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Friday, June 29, 2007

Psychiatry and movies: David Helfgott, Genius reborn

I use scenes form movies very often when teaching medical students about psychiatry. The benefit of those scenes are that you can see psychiatric symptoms and patients in a very condensed form. Not all movies or scenes can be used. For instance it is hard to use "A beautiful mind" for teaching on Schizophrenia because you'll have to show a very long excerpt of the movie to make your point. Shine is also an example of a movie which you'll need to show at considerable length in order to show the students psychiatric disorder. There is even an entire website about Movies and Mental Illness.
With clear instructions some scenes can be used to demonstrate psychiatric symptoms. "As good as it gets" is one of my favorites. All ready in the beginning of the movie the first scenes paint a clear picture of someone with obsessive compulsive disorder (OCD). Showing "As good as it gets" during a lecture a student asked me if "The Aviator" is also about OCD. I hadn't seen that movie so I purchased the DVD. There are some scenes that clearly shows symptoms of OCD and as such can be used for instructing medical students about psychiatric symptoms. On the other hand seeing the movie also raises the question whether it is OCD or compulsions and obsessions as part of Schizophrenia and that is more difficult to show during a lecture. It requires to show a considerable part of the movie.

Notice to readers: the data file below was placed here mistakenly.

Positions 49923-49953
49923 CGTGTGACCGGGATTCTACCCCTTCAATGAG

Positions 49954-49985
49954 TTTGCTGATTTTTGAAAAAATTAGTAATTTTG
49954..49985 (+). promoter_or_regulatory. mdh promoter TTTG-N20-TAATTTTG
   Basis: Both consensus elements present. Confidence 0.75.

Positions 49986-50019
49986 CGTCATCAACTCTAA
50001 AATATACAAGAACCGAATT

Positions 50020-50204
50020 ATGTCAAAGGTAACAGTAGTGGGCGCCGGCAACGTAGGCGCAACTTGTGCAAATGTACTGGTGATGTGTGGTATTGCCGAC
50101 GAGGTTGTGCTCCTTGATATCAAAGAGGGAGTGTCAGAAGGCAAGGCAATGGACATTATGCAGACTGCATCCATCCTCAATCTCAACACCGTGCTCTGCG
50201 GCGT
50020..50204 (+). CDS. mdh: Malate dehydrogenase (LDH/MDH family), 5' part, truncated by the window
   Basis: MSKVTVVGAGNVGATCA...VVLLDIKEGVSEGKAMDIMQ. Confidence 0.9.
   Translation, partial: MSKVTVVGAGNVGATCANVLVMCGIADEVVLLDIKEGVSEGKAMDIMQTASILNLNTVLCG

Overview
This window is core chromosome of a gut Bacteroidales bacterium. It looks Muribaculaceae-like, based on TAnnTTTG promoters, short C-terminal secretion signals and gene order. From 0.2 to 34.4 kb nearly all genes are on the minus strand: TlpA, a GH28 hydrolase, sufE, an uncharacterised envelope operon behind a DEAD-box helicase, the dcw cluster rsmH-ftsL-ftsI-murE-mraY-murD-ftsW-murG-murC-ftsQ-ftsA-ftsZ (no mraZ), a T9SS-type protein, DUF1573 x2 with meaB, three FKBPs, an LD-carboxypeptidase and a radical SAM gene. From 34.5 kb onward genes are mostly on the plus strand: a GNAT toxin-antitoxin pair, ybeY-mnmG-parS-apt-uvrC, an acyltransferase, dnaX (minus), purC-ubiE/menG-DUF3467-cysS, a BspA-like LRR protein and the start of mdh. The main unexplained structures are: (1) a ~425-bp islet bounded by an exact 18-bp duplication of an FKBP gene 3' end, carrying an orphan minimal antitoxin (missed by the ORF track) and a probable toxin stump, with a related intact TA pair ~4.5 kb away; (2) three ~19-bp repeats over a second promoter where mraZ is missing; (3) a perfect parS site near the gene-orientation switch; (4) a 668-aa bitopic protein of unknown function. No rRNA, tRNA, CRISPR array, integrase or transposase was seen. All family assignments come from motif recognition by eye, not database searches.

Now back to Shine. It is one of the most impelling movies of a psychiatric patient struggling with his illness and overcoming for a great deal his illness. He has also been treated with electro convulsive therapy which can be seen in a short scene. He is doing well these days. In this article in The Japan Times. He is doing a tour in Japan this year."I have tours of New Zealand and Europe this year and again two European tours in 2008, as well as concerts in Australia and Asia, so my itinerary is rather full," he says. "But then I enjoy playing very much. I just play and let the music tell the story."
Good for him
Not only movies but also television shows have psychiatric topics. For instance Brook Shields talking about her post partum depression with Oprah Winfrey. For another comment about psychiatry and movies or television have a look at this article from Lancaster Online: How the media looks at the mind.

Discussed movies:
"A beautiful mind"
"As good as it gets"
"The Aviator"

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